I've written previously on this site, and elsewhere, of my feelings that JFK and the Unspeakable was the most important book of 2008. Written by Jim Douglass, a long-time Catholic Worker anti-war and disarmament activist who along with his wife Shelley have been leaders in the Fellowship of Reconciliation for many years, the book is not only a look back at the amazing period of John F. Kennedy's transformation from a Cold War politician to an advocate for peace — it offers a framework for viewing the dangers and hopes we might foresee during the Obama years.
As Congress prepares to consider more Iran sanctions, it should also consider that confrontational U.S. policies have come nowhere close to changing Iran's behavior in the last 30 years. On the other hand, in reaction to a contested election, the Iranians have formed an unprecedented home-grown movement for political expression through their own resources, their own desire for democratic progress, and their own sacrifices.
No coercive American government policy — be it threat of force or punitive sanctions or negative broadcast propaganda — is responsible for the wave of mass public protest that has taken Tehran by storm and split its political and religious establishments over the last month.
In the minds of many of us in the West, the Korean War concluded decades ago — indeed, before I was even born. But that is not factually the case, as a permanent peace treaty was never signed by the United States to officially end the conflict. In recent months, despite the heightened rhetoric about North Korea's nuclear capabilities and bellicose attitude toward international agencies (including the United Nations), Korean and Korean-American activists have increased efforts to press for such a treaty.
Earlier this week, I shared words written by Mairead Corrigan Maguire while in prison in Israel. Now I just received a postcard from a friend in Sweden, Martin Smedjeback, who had just been released after four months in prison.
Martin and I met two years ago when he traveled through the United States, learning about civil disobedience tactics and various forms of spiritually-centered peace activism here — we attended the first U.S. Social Forum in Atlanta together (mark your calendars: the dates for the second U.S. Social Forum have just been announced: July 22-26, 2010 in Detroit, under the banner of "Another World Is Possible; Another U.S. Is Necessary!").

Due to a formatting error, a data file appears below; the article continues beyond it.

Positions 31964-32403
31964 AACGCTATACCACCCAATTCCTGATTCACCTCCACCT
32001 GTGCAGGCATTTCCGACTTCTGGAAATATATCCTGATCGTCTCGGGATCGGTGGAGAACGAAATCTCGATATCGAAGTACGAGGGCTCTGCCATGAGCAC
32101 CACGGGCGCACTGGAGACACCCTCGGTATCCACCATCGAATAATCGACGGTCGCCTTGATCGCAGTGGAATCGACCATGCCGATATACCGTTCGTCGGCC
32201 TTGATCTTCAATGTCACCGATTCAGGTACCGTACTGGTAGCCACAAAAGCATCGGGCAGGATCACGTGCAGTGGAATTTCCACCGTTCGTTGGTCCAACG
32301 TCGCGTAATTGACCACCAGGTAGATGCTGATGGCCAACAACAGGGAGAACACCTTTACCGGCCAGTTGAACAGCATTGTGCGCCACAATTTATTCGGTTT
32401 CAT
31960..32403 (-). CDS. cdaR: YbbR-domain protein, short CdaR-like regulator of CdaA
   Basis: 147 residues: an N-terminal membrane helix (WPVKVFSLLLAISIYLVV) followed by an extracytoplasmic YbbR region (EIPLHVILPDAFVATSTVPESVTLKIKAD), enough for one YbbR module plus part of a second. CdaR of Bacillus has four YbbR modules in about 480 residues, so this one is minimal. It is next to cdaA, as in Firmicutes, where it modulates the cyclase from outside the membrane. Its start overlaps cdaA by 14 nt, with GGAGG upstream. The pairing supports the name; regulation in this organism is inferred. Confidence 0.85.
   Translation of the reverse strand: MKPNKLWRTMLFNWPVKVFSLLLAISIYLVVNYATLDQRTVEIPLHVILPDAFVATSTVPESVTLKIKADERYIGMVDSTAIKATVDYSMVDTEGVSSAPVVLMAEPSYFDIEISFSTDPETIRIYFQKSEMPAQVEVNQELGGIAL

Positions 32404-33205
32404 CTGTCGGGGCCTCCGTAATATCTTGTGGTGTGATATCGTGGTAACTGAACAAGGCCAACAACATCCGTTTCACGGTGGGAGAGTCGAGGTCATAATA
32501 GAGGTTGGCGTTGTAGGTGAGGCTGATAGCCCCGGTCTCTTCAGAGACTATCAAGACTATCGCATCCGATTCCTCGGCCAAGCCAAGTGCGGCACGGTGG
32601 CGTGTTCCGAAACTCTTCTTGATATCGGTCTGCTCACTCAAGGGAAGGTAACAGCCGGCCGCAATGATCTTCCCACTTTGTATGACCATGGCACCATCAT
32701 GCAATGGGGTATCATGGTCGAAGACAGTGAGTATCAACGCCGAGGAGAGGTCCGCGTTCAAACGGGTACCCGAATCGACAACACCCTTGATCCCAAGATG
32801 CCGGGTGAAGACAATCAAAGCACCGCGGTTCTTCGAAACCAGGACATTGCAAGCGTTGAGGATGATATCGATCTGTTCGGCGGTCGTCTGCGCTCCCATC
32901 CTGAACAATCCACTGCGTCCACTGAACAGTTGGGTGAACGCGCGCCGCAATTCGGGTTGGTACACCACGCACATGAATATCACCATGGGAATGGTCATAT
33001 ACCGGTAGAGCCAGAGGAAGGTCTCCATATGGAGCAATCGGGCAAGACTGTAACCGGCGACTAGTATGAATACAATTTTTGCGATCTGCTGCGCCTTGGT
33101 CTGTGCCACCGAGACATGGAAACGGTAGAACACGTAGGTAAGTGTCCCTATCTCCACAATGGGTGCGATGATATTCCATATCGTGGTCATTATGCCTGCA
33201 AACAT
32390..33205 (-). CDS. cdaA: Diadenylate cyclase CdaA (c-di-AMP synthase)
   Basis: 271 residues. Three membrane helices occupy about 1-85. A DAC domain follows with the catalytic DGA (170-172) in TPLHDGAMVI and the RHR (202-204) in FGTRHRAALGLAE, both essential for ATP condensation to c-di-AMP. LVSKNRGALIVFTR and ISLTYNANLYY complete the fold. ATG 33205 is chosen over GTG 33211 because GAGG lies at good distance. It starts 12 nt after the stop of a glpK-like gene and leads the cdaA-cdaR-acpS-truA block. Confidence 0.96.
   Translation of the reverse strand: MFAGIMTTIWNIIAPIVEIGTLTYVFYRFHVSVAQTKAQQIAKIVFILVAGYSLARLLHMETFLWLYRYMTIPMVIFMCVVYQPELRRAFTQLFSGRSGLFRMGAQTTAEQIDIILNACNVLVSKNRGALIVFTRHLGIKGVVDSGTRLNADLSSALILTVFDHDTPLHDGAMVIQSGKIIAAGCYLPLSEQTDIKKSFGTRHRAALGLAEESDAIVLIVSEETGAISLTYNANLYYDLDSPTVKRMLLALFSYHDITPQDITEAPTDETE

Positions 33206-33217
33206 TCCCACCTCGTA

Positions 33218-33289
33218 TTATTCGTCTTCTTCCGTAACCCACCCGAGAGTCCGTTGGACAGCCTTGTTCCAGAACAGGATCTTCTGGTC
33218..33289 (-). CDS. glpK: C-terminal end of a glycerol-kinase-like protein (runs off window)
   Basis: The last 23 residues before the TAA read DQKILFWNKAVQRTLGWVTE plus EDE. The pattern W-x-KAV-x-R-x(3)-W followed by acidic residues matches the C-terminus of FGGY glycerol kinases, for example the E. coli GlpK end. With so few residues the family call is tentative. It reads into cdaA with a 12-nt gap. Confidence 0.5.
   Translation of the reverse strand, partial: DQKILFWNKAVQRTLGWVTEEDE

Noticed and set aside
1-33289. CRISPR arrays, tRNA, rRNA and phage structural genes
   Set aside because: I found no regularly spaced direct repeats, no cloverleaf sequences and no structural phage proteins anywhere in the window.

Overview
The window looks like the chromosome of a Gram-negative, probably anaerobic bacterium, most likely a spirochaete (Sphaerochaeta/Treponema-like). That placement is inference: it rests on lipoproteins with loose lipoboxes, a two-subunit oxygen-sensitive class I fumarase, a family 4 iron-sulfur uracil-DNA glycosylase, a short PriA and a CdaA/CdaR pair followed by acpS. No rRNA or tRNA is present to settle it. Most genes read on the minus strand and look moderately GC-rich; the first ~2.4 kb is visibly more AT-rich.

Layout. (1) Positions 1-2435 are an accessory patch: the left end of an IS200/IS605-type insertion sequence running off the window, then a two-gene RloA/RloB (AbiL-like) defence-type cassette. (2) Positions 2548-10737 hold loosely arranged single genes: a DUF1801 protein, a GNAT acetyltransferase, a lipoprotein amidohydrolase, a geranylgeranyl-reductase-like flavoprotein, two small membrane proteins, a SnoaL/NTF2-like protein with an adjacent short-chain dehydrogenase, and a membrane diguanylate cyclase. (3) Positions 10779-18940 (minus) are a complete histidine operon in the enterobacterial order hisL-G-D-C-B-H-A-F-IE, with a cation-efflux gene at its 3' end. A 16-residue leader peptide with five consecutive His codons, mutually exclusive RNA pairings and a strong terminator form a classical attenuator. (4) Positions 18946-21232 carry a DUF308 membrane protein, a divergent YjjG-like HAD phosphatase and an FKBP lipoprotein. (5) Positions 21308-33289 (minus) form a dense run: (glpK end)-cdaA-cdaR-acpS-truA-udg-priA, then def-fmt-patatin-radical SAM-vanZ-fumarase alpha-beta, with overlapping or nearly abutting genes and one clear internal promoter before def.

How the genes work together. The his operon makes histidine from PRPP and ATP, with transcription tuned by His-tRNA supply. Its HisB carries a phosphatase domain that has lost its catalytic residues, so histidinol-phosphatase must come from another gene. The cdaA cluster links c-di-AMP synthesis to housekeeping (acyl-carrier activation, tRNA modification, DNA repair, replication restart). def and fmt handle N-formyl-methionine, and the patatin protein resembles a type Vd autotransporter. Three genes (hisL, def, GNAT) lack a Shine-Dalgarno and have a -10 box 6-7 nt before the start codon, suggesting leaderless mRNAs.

July 16, 2009: Oakland, CA: In a stunning development, the United States is negotiating for the use of five military facilities in Colombia in an agreement whose objectives include “filling the gaps left by the eventual cutting of [military] aid in Plan Colombia,” according to sources in Washington and Bogotá cited by an explosive article published in this week’s Cambio magazine.
The five bases, which replace a U.S. base in Manta, Ecuador, closing in September, would expand the U.S. military mission to include counter-narcotic operations, involvement in Colombia’s counterinsurgency war, and combating “other international crimes,” according to Colombia’s Foreign Minister.
Earlier today, the Fellowship of Reconciliation reported on negotiations between the Obama administration and Colombia President Álvaro Uribe's administration toward as many as five U.S. military bases in Colombia. This stunning proposal was confirmed later today in an Associated Press story authored by journalist Frank Bajak (The map at left locates Colombian military bases that may soon share space with U.S. military forces):
- U.S. Military Sites Set to Replace Plan Colombia
- Letter from the Field: The View from San José
- "Restrict or Neutralize": Offensive Intelligence Unveiled
- Uribe Left Washington Chastened
- U.S.-Funded Death Squad-Tied Unit
- News Briefs: Afghan Lesson; New Colombia Resource
U.S. Military Sites Set to Replace Plan Colombia
By John Lindsay-Poland
The United States is negotiating for the use of five military facilities in Colombia, in an agreement whose objectives include "filling the gaps left by the eventual cutting of [military] aid in Plan Colombia," according to sources in Washington and Bogotá cited by an explosive article published July 1 in the weekly Cambio magazine.
Bill Scheurer, coordinator of the Peace Garden Project and a national council member of the Fellowship of Reconciliation, had a great piece published this week on Truthout. His article, "Beyond the Yellow Ribbon: Hope for Returning Veterans," profiled the growing number of cases of the "invisible wounds" of the Iraq and Afghanistan wars — such as post-traumatic stress disorder and traumatic brain injury.
I was fascinated by many of the opening comments delivered today in the U.S. Senate hearings for the nomination of Judge Sonia Sotomayor to the Supreme Court. It seemed that one could quickly discern the tacts that many senators will take in their questioning and examination of the candidate for associate justice of the court — and indeed what their vote will ultimately be.